When Should You Go to an Allergist?
Whether you have a persistent stuffy nose, watery eyes, or a cough, you’re probably trying to figure out the root cause of your symptoms and striving for relief. And if you think allergies may be the reason for your suffering, it may be time to see an allergist.
What Are Allergies?
When you have an allergy, your body produces a chemical called histamine as part of its defense mechanism when you come in contact with an allergen. The release of histamine triggers various physical symptoms that look different for each individual but typically affect your eyes, nose, skin, throat, and stomach.
What Are Common Allergy Symptoms?
Depending on the severity of your allergy, your body may react differently. The symptoms of an allergic reaction can either develop within a few minutes of exposure to the allergen or over the course of several hours.
Common allergy symptoms include:
- An itchy, clogged, or runny nose
- Red, watery, and itchy eyes
- A skin rash or hives
In extreme cases, severe allergic reactions called anaphylaxis can occur. This condition can be life-threatening, and you should call 911 if you or someone near you experiences an allergic reaction that includes:
- Difficulty breathing
- Blue skin or lips
- Swelling of the throat or mouth
- Drop in blood pressure
What Is an Allergist?
Allergists are doctors who specialize in identifying, treating, and preventing allergies and other problems in the immune system. They are sometimes referred to as immunologists. Allergy doctors have an in-depth understanding that can help you manage your allergy symptoms and improve your overall health and wellness.
What Training Does an Allergist Have?
Allergists undergo different training depending on their location, but the process usually involves completing the following extensive steps:
- Four years in medical school
- A residency (usually three years) in internal medicine or pediatrics
- A certification exam by the American Board of Pediatrics or the American Board of Internal Medicine
- A two-year allergy fellowship and certification exam by the American Board of Pediatrics or the American Board of Internal Medicine
What Does an Allergist Treat?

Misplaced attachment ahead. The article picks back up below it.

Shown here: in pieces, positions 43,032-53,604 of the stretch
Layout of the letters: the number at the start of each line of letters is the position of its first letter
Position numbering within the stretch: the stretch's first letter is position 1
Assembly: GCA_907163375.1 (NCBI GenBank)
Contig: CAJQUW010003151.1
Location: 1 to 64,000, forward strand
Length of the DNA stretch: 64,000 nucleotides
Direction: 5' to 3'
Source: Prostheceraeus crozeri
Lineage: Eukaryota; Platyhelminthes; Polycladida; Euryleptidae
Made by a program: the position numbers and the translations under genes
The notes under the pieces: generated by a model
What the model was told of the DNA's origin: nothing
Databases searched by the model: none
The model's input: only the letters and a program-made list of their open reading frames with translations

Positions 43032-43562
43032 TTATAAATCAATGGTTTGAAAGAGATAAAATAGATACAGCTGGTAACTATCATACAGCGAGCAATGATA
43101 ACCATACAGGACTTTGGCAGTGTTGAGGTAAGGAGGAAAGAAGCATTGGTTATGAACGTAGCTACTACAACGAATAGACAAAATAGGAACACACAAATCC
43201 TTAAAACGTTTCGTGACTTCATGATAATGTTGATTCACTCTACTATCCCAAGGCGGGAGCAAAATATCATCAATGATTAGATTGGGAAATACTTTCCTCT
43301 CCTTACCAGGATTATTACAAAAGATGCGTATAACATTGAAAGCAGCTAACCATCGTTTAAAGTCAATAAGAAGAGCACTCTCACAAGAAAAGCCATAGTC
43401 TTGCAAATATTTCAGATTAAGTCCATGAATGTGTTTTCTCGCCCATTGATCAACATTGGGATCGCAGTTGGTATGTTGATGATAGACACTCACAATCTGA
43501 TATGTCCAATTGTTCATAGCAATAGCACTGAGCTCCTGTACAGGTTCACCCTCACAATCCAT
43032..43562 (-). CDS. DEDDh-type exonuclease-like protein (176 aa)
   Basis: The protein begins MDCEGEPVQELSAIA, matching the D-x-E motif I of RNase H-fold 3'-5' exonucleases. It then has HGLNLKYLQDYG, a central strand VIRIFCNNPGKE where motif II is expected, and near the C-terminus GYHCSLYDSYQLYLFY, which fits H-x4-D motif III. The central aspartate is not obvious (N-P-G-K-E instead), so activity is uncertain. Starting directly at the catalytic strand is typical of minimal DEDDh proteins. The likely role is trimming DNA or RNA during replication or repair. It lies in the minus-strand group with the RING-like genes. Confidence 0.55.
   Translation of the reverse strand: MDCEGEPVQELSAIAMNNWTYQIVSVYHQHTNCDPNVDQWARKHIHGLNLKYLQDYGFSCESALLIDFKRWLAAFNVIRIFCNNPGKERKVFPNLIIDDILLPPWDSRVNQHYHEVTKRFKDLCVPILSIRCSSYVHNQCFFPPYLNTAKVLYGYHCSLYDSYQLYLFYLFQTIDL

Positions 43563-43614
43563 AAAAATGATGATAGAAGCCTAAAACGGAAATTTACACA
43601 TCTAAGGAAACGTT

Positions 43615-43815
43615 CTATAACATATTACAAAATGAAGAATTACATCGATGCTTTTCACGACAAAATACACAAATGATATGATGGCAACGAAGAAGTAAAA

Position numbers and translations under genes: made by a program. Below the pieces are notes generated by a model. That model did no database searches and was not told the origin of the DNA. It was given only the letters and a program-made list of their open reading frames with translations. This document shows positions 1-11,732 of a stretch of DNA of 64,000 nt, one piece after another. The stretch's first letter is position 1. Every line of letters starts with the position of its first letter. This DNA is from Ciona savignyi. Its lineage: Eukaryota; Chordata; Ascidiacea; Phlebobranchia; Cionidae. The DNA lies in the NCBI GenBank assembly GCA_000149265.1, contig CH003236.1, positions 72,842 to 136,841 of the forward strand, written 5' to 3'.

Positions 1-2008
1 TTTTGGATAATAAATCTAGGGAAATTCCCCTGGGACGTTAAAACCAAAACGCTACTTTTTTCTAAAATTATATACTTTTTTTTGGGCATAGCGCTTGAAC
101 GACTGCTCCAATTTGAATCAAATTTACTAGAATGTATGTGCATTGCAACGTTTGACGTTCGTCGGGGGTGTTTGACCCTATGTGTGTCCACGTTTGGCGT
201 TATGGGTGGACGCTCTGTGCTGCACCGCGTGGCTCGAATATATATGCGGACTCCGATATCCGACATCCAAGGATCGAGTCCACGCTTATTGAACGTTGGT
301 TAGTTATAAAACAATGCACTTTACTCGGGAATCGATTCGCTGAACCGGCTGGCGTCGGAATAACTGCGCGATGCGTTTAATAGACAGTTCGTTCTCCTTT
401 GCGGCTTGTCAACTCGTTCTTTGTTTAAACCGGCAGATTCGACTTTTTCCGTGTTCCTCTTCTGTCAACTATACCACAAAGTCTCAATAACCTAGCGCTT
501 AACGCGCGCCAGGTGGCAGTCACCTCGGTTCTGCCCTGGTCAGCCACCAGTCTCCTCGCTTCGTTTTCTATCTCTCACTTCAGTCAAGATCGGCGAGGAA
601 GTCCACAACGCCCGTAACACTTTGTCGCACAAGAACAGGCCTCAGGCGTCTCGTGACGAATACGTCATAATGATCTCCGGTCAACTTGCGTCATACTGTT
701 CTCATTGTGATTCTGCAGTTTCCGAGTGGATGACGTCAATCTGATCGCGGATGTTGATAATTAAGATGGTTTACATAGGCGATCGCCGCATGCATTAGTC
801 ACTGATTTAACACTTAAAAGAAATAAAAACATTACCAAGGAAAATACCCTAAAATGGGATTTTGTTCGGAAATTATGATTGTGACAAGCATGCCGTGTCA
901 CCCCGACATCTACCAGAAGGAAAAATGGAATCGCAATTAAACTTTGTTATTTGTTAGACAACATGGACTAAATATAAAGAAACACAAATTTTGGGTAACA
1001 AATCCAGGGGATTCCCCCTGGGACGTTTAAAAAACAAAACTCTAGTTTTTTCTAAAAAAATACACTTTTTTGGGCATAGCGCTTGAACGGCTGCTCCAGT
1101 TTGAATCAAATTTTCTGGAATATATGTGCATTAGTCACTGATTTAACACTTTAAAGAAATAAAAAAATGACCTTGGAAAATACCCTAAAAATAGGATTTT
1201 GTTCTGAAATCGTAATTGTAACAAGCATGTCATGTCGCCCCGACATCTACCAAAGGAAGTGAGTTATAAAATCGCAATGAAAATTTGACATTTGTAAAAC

No allergy is too big or too small for an allergy doctor. They treat many conditions, including:
- Hay fever
- Immune disorders
- Food allergies
- Drug allergies
- Allergies to pets
- Allergic reactions
When to Go to an Allergist?
Wondering when to see an allergist? You should consider doing so if you experience any of the following:
- Difficulty breathing or nasal blockage caused by allergies
- Allergic reactions like hives without knowing the cause behind them
- Over-the-counter allergy medications don’t help or create severe side effects
- Asthma or allergies that interfere with your daily activities
- Shortness of breath
The above list is not exhaustive. You may want to see an allergist for other reasons. For example, you may seek the peace of mind of knowing if you have to worry about allergies or managing future reactions.
Who Should See an Allergist?
A person of any age can see an allergist if they experience allergy symptoms. If you already know you have allergies but have a hard time managing your symptoms and finding relief, see an allergist.
Do Allergists Do Allergy Testing?
Allergists are essentially allergy specialists, and a large part of their job is administering allergy testing. Depending on your needs, they have multiple types of allergy tests to use to determine your allergens.
What Are the Different Types of Allergy Tests?
There are two main types of allergy tests.
The first and most traditional method is called a skin prick test. This test is administered in an allergist’s office, where they expose your forearm skin or back to allergen extracts. After exposure, the allergy doctor pricks the skin under the drop, and a hive develops if an allergy exists.
The second method for allergy testing involves a blood test to identify environmental allergens. This test can be done in a lab or with an at-home allergy test kit which requires only a single finger prick.
How Do You Get an Allergy Test?
To complete allergy testing through Wyndly, you need an at-home allergy test which we can mail to you with step-by-step instructions. The process is as simple as using a finger prick to draw a blood sample.
Once you’re done, simply mail it back and an allergist will be in touch to discuss your results and personalized treatment plan.
Are You Ready for Long-Lasting Allergy Relief?
If you’re tired of allergies impacting your life, it’s time to find a solution that offers long-term relief. At Wyndly, our allergy doctors will create a personalized treatment plan to get you lifelong relief from your symptoms. Take our two-minute assessment today to see if Wyndly is right for you!
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